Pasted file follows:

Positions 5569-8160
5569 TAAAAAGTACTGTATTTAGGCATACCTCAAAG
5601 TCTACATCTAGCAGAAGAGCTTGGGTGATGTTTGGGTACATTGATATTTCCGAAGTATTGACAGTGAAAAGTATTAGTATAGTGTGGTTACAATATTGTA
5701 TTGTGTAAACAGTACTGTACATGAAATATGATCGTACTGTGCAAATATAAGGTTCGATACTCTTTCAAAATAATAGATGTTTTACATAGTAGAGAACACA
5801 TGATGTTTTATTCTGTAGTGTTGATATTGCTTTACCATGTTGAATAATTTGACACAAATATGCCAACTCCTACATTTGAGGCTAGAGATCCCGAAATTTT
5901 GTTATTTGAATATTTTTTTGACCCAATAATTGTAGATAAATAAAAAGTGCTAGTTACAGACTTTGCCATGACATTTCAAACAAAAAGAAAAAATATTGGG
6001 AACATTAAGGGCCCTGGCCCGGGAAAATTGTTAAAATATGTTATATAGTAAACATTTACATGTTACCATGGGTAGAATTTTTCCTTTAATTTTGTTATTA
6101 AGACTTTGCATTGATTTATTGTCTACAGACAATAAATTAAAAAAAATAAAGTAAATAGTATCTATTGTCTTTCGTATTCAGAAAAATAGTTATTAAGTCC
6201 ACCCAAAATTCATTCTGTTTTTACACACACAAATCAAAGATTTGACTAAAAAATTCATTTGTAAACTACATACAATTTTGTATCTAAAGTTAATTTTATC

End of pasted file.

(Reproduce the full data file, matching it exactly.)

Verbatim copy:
Positions 5569-8160
5569 TAAAAAGTACTGTATTTAGGCATACCTCAAAG
5601 TCTACATCTAGCAGAAGAGCTTGGGTGATGTTTGGGTACATTGATATTTCCGAAGTATTGACAGTGAAAAGTATTAGTATAGTGTGGTTACAATATTGTA
5701 TTGTGTAAACAGTACTGTACATGAAATATGATCGTACTGTGCAAATATAAGGTTCGATACTCTTTCAAAATAATAGATGTTTTACATAGTAGAGAACACA
5801 TGATGTTTTATTCTGTAGTGTTGATATTGCTTTACCATGTTGAATAATTTGACACAAATATGCCAACTCCTACATTTGAGGCTAGAGATCCCGAAATTTT
5901 GTTATTTGAATATTTTTTTGACCCAATAATTGTAGATAAATAAAAAGTGCTAGTTACAGACTTTGCCATGACATTTCAAACAAAAAGAAAAAATATTGGG
6001 AACATTAAGGGCCCTGGCCCGGGAAAATTGTTAAAATATGTTATATAGTAAACATTTACATGTTACCATGGGTAGAATTTTTCCTTTAATTTTGTTATTA
6101 AGACTTTGCATTGATTTATTGTCTACAGACAATAAATTAAAAAAAATAAAGTAAATAGTATCTATTGTCTTTCGTATTCAGAAAAATAGTTATTAAGTCC
6201 ACCCAAAATTCATTCTGTTTTTACACACACAAATCAAAGATTTGACTAAAAAATTCATTTGTAAACTACATACAATTTTGTATCTAAAGTTAATTTTATC